Celia Woolf was a project supervisor for James Ainsworth when carrying out the original dissertation work during his degree. She in a Senior Lecturer in Interprofessional Teaching and Learning, and works within the Institute of Health Sciences at Barts and The London School of Medicine and Dentistry.

Maria Hayfron-Benjamin was also a project supervisor during James Ainsworth's BSc degree. She is a Senior Lecturer in Medical Education / Year 1 and 2 Unit Convener, working within the Institute of Health Sciences at Barts and The London School of Medicine and Dentistry.  

Bibliography/References

Aston, S. J., Rheault, W., Arenson C., Tappert, S. K., et al. (2012) ‘Interprofessional education: A review and analysis of programs from three academic health centers’, Academic Medicine: Journal of the Association of American Medical Colleges, 87(7), pp. 949–955. https://doi.org/10.1097/ACM.0b013e3182583374

Barr, H. (2015) Interprofessional Education: The Genesis of a Global Movement, CAIPE. Available at: https://interprofessional.global/wp-content/uploads/2018/11/Barr-2015-Genesis_of_global_IPE_movement.pdf (Accessed: 7th April 2016). 

Barr, H. (2010) ‘Medicine and the making of interprofessional education’, British Journal of General Practice: the journal of the Royal College of General Practitioners, 60(573), pp. 296–299. https://doi.org/10.3399/bjgp10X484039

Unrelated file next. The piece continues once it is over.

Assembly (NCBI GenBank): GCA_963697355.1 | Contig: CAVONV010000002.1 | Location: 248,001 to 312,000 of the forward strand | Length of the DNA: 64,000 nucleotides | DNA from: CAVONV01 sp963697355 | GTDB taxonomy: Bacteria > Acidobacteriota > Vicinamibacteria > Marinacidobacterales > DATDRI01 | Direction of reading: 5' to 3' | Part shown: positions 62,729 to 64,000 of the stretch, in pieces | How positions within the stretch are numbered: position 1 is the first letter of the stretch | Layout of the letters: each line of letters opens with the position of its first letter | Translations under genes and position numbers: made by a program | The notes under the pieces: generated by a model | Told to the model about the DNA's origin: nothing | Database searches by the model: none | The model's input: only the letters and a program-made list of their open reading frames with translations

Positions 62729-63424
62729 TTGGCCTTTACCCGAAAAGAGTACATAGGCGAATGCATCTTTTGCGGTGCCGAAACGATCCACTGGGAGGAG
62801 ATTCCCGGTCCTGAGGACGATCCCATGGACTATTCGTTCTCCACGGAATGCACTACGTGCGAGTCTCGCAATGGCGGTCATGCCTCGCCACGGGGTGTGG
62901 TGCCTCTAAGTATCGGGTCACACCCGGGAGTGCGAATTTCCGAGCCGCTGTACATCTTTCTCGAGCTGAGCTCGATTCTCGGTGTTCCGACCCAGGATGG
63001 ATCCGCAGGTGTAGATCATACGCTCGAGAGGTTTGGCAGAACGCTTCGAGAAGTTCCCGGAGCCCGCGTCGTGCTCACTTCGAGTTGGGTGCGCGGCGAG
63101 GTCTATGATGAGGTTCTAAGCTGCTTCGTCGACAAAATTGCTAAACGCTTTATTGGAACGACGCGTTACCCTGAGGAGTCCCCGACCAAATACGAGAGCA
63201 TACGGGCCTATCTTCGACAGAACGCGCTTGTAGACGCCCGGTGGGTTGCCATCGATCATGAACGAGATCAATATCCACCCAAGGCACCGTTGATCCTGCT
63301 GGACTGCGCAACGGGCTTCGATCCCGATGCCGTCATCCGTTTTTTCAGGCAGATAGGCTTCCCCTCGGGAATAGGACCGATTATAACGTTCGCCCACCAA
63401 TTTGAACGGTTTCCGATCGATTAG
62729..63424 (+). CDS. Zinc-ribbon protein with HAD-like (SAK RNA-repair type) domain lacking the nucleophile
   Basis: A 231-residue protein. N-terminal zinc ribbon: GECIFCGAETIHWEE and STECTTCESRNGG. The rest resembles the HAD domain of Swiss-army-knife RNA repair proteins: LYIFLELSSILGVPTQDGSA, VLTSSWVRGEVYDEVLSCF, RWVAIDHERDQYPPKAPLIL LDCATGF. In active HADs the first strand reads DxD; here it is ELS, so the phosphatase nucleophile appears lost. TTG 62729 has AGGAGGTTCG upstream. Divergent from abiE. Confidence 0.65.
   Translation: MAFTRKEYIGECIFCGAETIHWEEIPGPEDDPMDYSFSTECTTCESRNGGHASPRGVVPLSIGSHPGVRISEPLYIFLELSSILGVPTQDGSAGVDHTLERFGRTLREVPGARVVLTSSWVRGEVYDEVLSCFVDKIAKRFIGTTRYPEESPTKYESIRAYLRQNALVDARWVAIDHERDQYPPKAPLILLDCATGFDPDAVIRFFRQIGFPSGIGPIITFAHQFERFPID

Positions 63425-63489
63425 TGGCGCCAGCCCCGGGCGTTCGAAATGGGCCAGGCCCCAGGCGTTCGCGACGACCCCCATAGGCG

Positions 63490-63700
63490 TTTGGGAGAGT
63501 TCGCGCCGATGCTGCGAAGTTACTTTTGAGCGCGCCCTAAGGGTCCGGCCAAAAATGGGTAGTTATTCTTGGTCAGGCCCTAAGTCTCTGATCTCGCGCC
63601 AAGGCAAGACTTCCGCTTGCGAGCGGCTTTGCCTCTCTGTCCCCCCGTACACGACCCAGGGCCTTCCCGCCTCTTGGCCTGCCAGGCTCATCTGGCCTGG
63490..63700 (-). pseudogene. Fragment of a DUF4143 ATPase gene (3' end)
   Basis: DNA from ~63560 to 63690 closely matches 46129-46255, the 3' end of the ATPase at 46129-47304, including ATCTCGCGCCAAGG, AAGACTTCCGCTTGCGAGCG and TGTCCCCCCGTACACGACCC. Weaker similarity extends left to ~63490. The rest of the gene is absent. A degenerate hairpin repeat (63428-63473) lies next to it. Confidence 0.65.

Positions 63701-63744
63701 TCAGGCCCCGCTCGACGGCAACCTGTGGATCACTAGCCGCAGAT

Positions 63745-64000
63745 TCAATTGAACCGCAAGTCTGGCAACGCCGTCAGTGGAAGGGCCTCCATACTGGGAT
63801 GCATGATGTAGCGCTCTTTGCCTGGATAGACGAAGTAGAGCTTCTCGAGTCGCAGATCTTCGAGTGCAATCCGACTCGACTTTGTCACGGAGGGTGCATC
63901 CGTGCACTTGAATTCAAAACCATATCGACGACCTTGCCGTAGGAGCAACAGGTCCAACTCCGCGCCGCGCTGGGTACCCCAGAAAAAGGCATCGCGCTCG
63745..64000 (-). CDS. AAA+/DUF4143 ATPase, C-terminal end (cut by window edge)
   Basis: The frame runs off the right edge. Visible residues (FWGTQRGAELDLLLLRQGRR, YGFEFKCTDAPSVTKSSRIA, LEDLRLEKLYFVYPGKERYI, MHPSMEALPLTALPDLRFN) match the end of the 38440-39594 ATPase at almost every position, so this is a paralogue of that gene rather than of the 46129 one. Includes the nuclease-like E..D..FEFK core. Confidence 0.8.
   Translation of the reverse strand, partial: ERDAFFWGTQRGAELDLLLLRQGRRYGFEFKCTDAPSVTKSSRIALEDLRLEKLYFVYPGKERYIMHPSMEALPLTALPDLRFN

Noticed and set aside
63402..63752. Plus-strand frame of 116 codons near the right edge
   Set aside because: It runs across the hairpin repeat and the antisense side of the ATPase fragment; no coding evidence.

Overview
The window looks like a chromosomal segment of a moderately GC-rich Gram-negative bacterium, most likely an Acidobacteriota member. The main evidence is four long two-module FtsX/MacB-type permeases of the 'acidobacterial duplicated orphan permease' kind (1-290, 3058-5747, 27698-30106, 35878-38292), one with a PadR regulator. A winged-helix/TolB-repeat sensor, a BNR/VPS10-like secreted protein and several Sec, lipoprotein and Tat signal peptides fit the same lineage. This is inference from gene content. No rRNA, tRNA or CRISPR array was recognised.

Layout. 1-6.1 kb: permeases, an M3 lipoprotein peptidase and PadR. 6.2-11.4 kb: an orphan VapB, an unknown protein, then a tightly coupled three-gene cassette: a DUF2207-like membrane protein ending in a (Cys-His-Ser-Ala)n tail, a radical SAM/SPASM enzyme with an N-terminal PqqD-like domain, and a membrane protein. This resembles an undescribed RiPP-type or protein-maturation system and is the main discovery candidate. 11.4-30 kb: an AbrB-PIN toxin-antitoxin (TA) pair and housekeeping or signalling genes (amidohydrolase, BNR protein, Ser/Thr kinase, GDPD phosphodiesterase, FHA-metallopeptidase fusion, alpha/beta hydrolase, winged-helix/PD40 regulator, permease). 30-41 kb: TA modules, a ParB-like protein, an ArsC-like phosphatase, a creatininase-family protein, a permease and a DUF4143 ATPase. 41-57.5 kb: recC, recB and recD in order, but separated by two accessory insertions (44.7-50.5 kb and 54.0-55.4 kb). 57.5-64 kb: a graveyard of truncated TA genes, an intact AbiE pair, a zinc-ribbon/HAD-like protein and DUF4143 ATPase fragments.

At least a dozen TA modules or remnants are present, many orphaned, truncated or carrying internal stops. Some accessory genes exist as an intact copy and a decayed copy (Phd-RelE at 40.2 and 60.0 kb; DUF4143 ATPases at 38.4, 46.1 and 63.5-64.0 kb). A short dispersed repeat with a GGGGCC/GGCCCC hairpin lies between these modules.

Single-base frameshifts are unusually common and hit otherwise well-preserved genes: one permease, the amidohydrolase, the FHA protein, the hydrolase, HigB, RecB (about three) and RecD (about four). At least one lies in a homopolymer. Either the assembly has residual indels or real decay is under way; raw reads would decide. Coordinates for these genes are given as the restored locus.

Booysen, N., Webb, J., Niekerk, E. and Schubl, C. (2012) ‘The knowledge, attitudes and perceptions of healthcare students and professionals regarding the interdisciplinary health worker team at Stellenbosch University and Tygerberg Academic Hospital’, South African Journal of Clinical Nutrition, 25(4), pp. 192–196. https://doi.org/10.1080/16070658.2012.11734427

Bridges, D. R., Davidson, R., Odegard, P., Maki, I., et al. (2011) ‘Interprofessional collaboration: Three best practice models of interprofessional education’, Medical Education Online, 16(1), pp.1–10. https://doi.org/10.3402/meo.v16i0.6035

Brown, P., Cohn, W., Kinzie, M. and Lyman, J. (2006) ‘Doctors’ perceptions of information utility in neonatal intensive care’, Medical Education, 40(5), pp. 485–486. https://doi.org/10.1111/j.1365-2929.2006.02459.x   

Buring, S. M., Bhutan, A., Broeseker, A., Conway, S., et al. (2009) Interprofessional education: Definitions, student competencies, and guidelines for implementation, American Journal of Pharmaceutical Education. Available at: https://www.ncbi.nlm.nih.gov/pmc/articles/PMC2720355/ (Accessed: 15th November 2020).

CAIPE. (2016) About CAIPE, The Centre for the Advancement of Interprofessional Education. Available at: https://www.caipe.org/about-us (Accessed: 7th April 2016).